The point of the Coordination Game is that mutual cooperation is a stable outcome, so long as the payoffs from defecting are always less than the payoff of mutual cooperation. This is exactly the payoff structure we got in the aftermath of a Great Recession, as global trade volumes increased across the board, and every country could enjoy greater benefits from monetary policy coordination than by going it alone. As a result we got every politician and every central banker in the world – Missionaries, in game theory parlance – wagging their fingers at us and telling us how to think about the truly extraordinary monetary policies all countries adopted in unison.
epsilon-theory-the-silver-age-of-the-central-banker-february-19-2016-missionaries

But when global trade volumes begin to shrink, the payoffs from monetary policy defection are no longer always less than the payoff of monetary policy cooperation, and we get a game like this. 
epsilon-theory-the-silver-age-of-the-central-banker-february-19-2016-cooperate-defect-2
Here, the payoff from defecting while everyone else continues to cooperate is no longer a mere 1 point rabbit, but is a truly extraordinary payoff where you get the “free rider” benefits of everyone else’s cooperation AND you go out to get a rabbit on your own. It’s essentially the payoff that Europe and Japan got in 2015 by seeing the euro and the yen depreciate against the dollar, and it’s the payoff that China hopes it can get through yuan devaluation in 2016. Ultimately, every country sees where this is going, and so every country stops cooperating and starts defecting, even though every country is worse off in the end, as no one gets the +3 payoff once everyone starts defecting. To make matters worse, the “everyone defect” outcome of the bottom right quadrant is a Nash equilibrium – the only Nash equilibrium in a Competition Game like the Prisoner’s Dilemma – meaning that once you get to this point you are well and truly stuck until you have another crisis that forces you back into the survival mode of a Coordination Game. Sigh.

Look, I understand why the Fed (and for that matter, important constituencies in the PBOC and ECB) want to keep playing the Coordination Game even when the writing is on the wall for a change in the game payoffs. It’s a much “nicer” game, where you’re baking a larger economic pie and everyone can be better off than they were before. Also (not to get too tinfoil hat-ish about all this), it’s the sort of game that academics and the Davos crowd love to play, as it allows them to gather in tony enclaves, congratulate each other on their intellectual prowess and service to mankind, and tut-tut about those pesky elections and benighted masses. Put in a less snarky way, the IMF and similar entities have an existential stake in promoting the Coordination Game. Not that there’s anything wrong with that.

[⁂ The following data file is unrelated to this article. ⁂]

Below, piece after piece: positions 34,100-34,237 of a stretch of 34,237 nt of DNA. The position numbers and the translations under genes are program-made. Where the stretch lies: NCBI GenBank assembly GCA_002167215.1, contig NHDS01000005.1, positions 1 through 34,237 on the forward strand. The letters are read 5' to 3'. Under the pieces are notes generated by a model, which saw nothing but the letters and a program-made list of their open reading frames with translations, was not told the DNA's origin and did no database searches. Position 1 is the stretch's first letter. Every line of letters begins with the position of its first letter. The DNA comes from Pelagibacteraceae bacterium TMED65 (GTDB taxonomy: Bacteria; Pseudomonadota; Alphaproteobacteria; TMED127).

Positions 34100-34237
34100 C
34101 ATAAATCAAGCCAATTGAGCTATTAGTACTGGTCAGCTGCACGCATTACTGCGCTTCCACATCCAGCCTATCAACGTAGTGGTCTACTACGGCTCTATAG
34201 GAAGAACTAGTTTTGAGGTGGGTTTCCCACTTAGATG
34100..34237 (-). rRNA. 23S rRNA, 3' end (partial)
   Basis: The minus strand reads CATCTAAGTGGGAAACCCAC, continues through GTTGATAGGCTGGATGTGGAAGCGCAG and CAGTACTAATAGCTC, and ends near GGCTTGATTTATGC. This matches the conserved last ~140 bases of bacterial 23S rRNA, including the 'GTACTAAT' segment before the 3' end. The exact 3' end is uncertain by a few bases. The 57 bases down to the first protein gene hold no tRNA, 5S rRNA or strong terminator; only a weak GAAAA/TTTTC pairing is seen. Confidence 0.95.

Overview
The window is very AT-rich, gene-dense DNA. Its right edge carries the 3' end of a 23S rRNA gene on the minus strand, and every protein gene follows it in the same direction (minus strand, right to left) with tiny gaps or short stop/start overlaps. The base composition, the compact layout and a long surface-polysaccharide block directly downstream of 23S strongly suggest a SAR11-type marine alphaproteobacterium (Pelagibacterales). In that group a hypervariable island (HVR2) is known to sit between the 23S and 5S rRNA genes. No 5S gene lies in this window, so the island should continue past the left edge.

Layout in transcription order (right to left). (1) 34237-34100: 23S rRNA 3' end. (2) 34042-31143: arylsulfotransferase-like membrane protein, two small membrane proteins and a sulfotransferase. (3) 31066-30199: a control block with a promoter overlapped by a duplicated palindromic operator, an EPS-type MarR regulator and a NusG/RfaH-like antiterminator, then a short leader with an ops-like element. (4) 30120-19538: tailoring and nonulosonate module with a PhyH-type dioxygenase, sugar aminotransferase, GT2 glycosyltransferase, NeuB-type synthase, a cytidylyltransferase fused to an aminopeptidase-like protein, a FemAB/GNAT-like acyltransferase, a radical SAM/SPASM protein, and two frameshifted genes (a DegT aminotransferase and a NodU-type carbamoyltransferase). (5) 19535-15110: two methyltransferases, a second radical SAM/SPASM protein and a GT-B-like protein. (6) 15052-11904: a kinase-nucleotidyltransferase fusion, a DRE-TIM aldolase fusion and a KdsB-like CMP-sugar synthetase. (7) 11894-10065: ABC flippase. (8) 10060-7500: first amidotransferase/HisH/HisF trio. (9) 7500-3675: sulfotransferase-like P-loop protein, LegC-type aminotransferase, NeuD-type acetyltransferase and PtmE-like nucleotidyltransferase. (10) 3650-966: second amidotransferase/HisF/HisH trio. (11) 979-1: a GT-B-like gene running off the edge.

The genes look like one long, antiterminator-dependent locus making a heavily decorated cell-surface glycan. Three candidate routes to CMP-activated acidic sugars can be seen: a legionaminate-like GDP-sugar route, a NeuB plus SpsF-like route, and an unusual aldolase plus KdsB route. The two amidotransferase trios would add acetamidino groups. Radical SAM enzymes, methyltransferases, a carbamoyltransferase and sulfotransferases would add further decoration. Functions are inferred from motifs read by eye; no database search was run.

But it’s no accident that everything, from exchange rates to commodity prices to global trade volumes, started to go off the rails in Q3 of 2014. That was the start of monetary policy divergence – a $10 word that means competition – as Yellen’s Fed announced an outright tightening bias and Draghi’s ECB went in the polar opposite direction with balance sheet expansion and negative rates. And I’m sorry to say it, but once you leave the cozy confines of the mutual coordination Nash equilibrium, you can never go back. Instead, it’s an inexorable one-way street to the other Nash equilibrium, mutual defection. It’s just math. And human nature. I wouldn’t want to bet against that combination.

The Golden Age, per the original Greek myth, was an era of unblemished cooperation and great deeds. The Silver Age, on the other hand, was a pretty miserable time to be alive. Not as warlike as the Bronze Age, and not the war of all against all as in the Iron Age, but the spirit of the age was one of strife and competition. It ends badly. But it’s not a hopeless time. It’s a time to protect oneself and one’s family for the harder times to come, and it’s also a time to plant the seeds that will flourish when this cycle ends. What’s required is seeing the world for what it is, not what we might wish it to be. That’s not easy, whether you’re a central banker or a small investor, but it’s never been more important.

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Snikt

As longtime Epsilon Theory readers know, I’m a big comic book fan. One of the joys of a comic done well is the effective representation of a dynamic multi-dimensional narrative within a static two-dimensional art form. As the saying goes, a picture is worth a thousand words, but occasionally so is a sound. Or rather, a picture of a sound. Whether it’s the “Thwip” of Spiderman shooting his web or the “Snikt” of Wolverine popping his claws, certain classic onomatopoeias (to use the $10 word) communicate immediately everything you need to know about what’s going on and what’s about to happen.